Rise Magazine

Rise magazine is written by parents who have faced the child welfare system in their own lives. Many people don’t know that the majority of children who enter foster care return home to their parents–and that most children in care wish for a lifelong relationship with their parents, whether they live with them or not. Helping parents is fundamental to helping children in foster care.

Through personal essays and reporting, parents illuminate every aspect of the child welfare experience from parents’ perspectives. Sign up for a free individual subscription or purchase print copies to hand out to parents and child welfare staff. For professionals, Rise stories offer insight that can improve how you engage and support fragile families. For parents, Rise offers information, peer support, and hope.

Domestic Violence

The Intersection of Family Policing and Domestic Violence: Resources for Support, Healing and Learning

This webpage offers a list of organizations that provide support and resources that we hope can be useful to our community around healing, accountability, self- and community care and safety. We also provide resources that can support our continued collective learning around the intersection of family policing and domestic violence and intimate partner violence.

Domestic Violence

New Rise Series: The Intersection of Family Policing and Domestic and Intimate Partner Violence

At Rise, the vast majority of parents impacted by the family policing system are Black and brown women who are survivors of domestic violence (DV), intimate partner violence (IPV) and/or sexual violence. Every year, many—if not most—parents in our Rise & Shine Parent Leadership Program write about and/or discuss experiences of domestic violence, sexual abuse and/or intimate partner violence in connection to their experience with the family policing system, a more accurate term than “child welfare” system. Our intention in sharing stories in our programs and in this publication series is to hold space for each other and to honor each person’s story and what it means to them to share it. Often, parents choose to write or talk about these painful experiences and to build our advocacy skills out of a desire to support other people going through similar experiences—and to further our healing, reclaim our stories and push for meaningful societal and policy changes to prevent harm and support families.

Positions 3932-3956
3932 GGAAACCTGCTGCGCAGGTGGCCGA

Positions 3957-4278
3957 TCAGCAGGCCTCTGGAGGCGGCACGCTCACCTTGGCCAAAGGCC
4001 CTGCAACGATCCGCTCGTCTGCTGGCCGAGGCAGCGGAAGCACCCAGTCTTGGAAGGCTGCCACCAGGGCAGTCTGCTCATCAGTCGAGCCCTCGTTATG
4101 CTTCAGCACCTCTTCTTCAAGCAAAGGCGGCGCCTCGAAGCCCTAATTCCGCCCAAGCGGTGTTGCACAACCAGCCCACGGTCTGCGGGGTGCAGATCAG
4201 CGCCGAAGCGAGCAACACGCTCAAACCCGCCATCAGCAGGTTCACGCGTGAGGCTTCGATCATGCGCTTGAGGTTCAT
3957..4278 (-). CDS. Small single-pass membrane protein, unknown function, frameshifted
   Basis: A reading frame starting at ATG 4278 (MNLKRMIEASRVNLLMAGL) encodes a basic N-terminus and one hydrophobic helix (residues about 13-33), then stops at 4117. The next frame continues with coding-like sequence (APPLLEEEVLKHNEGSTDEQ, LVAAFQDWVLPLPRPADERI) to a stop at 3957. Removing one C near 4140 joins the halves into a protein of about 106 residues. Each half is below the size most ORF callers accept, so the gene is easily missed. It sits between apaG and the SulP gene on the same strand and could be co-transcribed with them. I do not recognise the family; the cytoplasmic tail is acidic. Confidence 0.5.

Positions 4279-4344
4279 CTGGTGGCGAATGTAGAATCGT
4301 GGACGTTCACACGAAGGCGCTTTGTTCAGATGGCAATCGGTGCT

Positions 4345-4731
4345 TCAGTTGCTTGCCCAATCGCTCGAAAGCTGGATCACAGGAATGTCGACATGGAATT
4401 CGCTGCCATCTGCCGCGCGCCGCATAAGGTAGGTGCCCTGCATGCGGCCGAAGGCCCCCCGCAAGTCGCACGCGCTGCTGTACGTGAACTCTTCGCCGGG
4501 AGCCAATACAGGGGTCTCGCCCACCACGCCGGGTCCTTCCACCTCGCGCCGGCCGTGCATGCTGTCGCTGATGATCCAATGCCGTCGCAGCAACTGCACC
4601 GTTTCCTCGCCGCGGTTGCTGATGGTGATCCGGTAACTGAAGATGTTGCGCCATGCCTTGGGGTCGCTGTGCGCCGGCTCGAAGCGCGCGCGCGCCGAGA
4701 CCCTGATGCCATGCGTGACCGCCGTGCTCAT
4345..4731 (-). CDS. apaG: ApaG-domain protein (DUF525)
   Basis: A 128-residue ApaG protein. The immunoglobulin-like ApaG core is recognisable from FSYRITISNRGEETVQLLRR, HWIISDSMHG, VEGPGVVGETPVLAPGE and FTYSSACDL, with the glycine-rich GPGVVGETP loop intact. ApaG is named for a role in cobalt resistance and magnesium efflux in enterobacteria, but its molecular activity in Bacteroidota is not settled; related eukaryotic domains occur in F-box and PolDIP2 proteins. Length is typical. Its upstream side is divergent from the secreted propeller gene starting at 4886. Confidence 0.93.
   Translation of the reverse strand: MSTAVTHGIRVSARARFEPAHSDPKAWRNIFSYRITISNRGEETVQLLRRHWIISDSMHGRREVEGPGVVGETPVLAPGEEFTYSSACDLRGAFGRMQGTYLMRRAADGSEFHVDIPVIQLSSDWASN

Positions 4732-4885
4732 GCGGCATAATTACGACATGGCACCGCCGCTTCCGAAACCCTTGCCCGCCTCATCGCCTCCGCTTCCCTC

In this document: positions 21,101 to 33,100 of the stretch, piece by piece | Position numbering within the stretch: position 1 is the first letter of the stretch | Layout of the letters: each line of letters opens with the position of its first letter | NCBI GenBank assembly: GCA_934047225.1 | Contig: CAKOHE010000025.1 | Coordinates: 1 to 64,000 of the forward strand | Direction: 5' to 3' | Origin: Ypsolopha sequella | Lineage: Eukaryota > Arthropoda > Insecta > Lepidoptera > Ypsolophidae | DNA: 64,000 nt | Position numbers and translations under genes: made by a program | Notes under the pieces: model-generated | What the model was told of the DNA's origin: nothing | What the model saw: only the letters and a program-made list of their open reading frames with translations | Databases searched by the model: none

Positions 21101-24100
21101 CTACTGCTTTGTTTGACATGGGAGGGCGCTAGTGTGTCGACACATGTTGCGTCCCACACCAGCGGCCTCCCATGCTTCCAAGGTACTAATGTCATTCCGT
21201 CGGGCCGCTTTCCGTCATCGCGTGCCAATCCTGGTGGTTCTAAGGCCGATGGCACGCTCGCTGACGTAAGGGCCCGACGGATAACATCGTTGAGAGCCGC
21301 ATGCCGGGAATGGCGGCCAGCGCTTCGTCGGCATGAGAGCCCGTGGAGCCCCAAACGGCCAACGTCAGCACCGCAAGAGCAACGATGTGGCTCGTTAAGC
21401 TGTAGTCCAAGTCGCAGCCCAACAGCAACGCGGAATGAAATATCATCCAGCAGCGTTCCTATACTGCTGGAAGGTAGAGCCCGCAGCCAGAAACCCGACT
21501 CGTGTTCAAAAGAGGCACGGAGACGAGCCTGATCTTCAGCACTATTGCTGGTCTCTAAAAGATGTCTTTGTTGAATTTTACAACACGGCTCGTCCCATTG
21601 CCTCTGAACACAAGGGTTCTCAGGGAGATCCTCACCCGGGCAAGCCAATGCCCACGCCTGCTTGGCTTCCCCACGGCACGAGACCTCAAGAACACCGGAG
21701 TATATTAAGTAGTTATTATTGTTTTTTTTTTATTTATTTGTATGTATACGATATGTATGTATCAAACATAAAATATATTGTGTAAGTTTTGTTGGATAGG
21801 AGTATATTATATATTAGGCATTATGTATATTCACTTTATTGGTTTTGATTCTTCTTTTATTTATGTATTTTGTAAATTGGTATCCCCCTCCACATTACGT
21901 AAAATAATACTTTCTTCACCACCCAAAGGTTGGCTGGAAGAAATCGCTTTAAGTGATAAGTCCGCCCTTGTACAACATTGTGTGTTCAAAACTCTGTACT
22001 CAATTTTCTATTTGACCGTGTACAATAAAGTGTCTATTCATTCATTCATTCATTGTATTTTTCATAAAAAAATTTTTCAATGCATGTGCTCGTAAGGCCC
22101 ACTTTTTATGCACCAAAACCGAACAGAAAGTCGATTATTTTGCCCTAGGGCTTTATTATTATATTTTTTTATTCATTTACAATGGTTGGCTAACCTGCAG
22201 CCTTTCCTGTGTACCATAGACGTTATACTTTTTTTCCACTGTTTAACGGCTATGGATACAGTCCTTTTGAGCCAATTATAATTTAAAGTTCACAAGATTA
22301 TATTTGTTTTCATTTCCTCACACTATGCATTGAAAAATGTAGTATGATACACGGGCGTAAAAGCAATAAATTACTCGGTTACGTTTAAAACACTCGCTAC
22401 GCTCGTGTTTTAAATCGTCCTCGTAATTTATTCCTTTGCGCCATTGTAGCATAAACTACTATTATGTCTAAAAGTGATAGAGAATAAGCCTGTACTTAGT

Domestic Violence

Stepping Into My Power: ‘I made a change because my kids were hurting’

My biggest fear has always been ACS taking my kids. I have embodied trauma from when I was a child—the system broke me and my siblings apart and took us away from our mom. I wasn’t going to allow that to happen to my two kids.

As a parent, I had my share of ACS cases when I was experiencing domestic violence, but because of my childhood experiences, I don’t believe ACS could have helped. ACS actually made things worse for me because caseworkers weren’t sensitive about my needs and didn’t understand the domestic violence (DV) situation I was in. 

Rise Magazine

Reflections on My Work as Part of the Rise Communications Team

Rise has changed and grown a lot over time. We started as a magazine and now have many different programs—the Rise & Shine Parent Leadership Program, Peer and Community Care Network, Parent Advocate Training Program, Organizing for our Parents’ Platform and our Communications Program. 

We’ve always had writing and public speaking programs, which are now part of the Communications Program—and our work has changed, too.

Advocacy

Rise Parents’ Platform Updates: Reflections on Our First Year of Organizing

As Rise moves into our second year of organizing, we are reflecting on our successes and developing plans for next steps in advocating for our Parents’ Platform. This year, we joined the efforts of a variety of organizations that have been leading the movement for affordable and accessible child care and equitable pay for child care providers. Rise brought the perspective of parents impacted by ACS into the movement for universal child care, recognizing lack of child care as a family policing issue and a driver of “neglect” allegations. We are excited about all we accomplished together in community during this program year.